While we expected our final show before the midterm elections to be all about November 2, Friday's thwarted terror plot changed the national dialogue. White House Counter-Terrorism Adviser John Brennan joined me at the top of the show this morning to give the latest in a series of developments following the attempt. He told me that, even though there are not major indicators, he has to presume there may be additional devices in other packages.
Of course, a main tenant of national security is to plan for the worst. Thankfully, no one was hurt from the explosives concealed in cargo packages but it did highlight the fact that the country is at war with al Qaeda. As Mr. Brennan put it, "I think they still are at war with us. And we are very much at war with them."
After my discussion with John Brennan, I was joined by Republican Governors Association Chairman Haley Barbour, and Democratic National Committee Chairman Tim Kaine. They both kept a positive tone about Tuesday, but every major indicator gives Gov. Barbour more reason to be opptimistic than Kaine.
Former Gov. Kaine told me that Democrats are proud of their record and a majority of candidates are running on their accomplishments - including health care.
But the reality is that many Democrats have been distancing themselves from the Obama agenda - specificically health care reform. We heard in March that reform was going to get more popular as after passage, but that has not yet been the case.
As Barbour put it, "Democrats are running from Barack Obama on health care reform like scalded dogs."
Both of these two men have had a busy few weeks on the campaign trail. Barbour went on a five-day, 13-state swing through gubernatorial battlegrounds. He was joined at different times by the likes of Louisiana Gov. Bobby Jindal, Virginia Gov. Bob McDonnel, Minnesota Gov. Tim Pawlenty, and New Jersey Gov. Chris Christie. Tim Kaine, like Governor Barbour, has been all over the country as well; having been everywhere from Las Vegas, Nevada to Waterloo, Iowa.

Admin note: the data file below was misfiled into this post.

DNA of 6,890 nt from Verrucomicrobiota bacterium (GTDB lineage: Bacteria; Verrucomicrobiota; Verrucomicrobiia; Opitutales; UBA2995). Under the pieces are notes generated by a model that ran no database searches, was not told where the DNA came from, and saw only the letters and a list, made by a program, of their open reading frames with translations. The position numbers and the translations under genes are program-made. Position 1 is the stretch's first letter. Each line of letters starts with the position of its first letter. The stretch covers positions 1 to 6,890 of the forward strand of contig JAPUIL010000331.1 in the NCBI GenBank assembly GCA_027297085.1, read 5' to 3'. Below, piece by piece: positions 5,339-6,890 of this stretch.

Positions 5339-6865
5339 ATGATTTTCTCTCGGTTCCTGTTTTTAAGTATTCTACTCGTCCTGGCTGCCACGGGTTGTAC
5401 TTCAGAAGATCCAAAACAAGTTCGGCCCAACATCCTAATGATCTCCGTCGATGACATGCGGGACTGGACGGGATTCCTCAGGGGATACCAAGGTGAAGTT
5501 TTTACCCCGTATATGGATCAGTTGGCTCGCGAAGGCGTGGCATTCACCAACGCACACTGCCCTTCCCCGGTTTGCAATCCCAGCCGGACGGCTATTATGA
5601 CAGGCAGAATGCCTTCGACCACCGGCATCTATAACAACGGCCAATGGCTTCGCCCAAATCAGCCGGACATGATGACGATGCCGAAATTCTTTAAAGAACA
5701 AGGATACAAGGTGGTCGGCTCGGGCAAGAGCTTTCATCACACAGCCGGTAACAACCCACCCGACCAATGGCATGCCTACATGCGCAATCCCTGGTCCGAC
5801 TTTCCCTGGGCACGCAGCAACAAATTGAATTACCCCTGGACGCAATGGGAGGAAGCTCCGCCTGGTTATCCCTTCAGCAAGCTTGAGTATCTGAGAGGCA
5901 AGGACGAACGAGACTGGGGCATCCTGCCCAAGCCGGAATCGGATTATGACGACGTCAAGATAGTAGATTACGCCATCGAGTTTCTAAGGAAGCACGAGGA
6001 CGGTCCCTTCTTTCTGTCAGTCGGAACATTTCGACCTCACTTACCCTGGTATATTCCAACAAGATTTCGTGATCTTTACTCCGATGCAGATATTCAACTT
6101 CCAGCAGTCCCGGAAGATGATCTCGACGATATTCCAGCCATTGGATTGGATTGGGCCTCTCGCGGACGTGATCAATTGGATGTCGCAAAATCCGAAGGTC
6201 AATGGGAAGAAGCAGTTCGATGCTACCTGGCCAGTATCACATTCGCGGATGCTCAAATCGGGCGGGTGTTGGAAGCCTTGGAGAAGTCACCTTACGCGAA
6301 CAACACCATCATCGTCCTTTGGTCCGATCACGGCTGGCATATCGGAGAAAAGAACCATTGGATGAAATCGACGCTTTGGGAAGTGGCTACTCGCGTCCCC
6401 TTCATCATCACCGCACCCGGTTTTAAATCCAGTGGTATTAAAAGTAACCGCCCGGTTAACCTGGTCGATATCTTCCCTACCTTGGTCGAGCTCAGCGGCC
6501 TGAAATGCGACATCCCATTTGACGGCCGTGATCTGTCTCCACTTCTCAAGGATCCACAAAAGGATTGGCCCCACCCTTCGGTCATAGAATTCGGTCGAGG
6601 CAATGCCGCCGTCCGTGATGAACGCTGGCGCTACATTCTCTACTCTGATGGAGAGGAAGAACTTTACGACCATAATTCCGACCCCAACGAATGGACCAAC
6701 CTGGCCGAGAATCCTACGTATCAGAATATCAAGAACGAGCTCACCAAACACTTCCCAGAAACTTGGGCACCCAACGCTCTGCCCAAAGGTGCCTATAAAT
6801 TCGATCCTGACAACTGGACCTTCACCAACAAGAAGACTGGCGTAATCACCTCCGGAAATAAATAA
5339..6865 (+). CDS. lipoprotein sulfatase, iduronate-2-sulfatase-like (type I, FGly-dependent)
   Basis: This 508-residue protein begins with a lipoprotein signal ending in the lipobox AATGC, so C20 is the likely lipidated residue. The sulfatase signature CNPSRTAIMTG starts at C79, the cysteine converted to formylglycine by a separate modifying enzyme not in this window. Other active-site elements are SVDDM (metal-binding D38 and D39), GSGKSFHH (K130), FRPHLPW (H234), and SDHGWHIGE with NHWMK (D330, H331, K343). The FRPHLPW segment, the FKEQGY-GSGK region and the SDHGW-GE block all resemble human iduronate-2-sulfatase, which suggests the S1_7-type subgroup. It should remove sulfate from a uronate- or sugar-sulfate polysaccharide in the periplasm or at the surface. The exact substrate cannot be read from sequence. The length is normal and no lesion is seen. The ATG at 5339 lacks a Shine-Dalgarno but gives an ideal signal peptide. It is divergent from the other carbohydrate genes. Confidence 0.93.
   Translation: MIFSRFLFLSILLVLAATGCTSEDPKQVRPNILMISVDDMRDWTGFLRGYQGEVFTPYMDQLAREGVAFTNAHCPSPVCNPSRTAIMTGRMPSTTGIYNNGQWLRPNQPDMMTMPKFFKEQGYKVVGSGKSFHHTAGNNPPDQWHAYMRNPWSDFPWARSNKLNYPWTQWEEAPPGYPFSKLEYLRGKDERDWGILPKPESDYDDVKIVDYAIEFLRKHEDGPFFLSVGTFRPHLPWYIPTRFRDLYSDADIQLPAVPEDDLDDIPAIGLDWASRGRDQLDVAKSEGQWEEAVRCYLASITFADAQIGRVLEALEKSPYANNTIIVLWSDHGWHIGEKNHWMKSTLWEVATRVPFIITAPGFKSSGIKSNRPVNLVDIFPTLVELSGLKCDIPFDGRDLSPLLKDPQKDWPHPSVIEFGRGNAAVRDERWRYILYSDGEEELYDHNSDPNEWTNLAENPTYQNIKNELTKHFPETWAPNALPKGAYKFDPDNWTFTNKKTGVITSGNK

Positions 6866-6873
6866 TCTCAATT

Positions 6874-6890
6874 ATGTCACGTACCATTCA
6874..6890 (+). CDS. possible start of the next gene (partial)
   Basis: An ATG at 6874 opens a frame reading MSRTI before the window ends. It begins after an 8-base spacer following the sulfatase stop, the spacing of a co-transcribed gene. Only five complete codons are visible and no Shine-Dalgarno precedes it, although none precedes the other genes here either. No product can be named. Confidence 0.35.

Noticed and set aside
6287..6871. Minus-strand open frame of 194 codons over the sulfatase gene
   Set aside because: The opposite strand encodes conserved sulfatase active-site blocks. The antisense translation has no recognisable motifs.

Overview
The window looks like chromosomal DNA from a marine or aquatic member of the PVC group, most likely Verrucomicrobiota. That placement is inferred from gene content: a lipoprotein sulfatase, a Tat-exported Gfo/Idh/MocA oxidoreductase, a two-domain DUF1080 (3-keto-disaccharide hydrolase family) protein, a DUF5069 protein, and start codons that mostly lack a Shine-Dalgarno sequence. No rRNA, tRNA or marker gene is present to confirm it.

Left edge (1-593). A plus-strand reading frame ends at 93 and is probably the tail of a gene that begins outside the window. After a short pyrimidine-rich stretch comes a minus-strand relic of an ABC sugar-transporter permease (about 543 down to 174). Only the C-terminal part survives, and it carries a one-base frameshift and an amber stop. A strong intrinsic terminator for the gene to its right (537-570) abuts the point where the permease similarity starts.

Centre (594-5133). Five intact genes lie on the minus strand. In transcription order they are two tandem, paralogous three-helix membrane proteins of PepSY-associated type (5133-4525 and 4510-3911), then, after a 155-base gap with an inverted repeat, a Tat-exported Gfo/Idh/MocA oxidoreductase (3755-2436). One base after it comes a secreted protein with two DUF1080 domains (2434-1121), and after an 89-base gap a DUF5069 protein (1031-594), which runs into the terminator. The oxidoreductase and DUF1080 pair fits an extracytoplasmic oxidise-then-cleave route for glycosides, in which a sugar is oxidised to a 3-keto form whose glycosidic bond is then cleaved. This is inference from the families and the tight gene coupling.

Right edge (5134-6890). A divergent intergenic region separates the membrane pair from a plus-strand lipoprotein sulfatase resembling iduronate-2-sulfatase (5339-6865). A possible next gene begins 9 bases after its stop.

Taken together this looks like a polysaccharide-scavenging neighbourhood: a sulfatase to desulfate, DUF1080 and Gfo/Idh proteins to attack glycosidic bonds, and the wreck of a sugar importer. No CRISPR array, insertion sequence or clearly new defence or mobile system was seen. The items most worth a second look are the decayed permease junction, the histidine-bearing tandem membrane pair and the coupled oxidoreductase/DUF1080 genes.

We ended the show with a discussion that only Meet The Press can deliver with our political round table. Joining me was NBC's Tom Brokaw, NPR's Michele Norris, The National Journal's Charlie Cook, TIME's Mark Halperin, and NBC's Chuck Todd. After going through the latest polls with Chuck Todd, the round table discussed some of the major issues effecting campaigns today. We discussed issues like voter anger, balancing the budget, or the seemingly absent debate about the war in Afghanistan. Make sure to check out the entire discussion on our website.
And once Wednesday rolls around, talk is going to go to Election Day 2012. I asked our roundtable to weigh in on what the results Tuesday could mean for the next big race. Chuck Todd believes Wisconsin will be a GOP focus. And, the self-proclaimed "old dude," Tom Brokaw, pointed out that both Reagan and Clinton had poor approval ratings going into the midterms of their first terms, but, "Guess What? Both of them were elected by wide margins when they ran for a second term." Something to keep in mind.
Be sure to check out our Web special that will be up on our site tomorrow. We'll break down 2010's biggest races, and look ahead.
If it's Sunday, it's Meet The Press.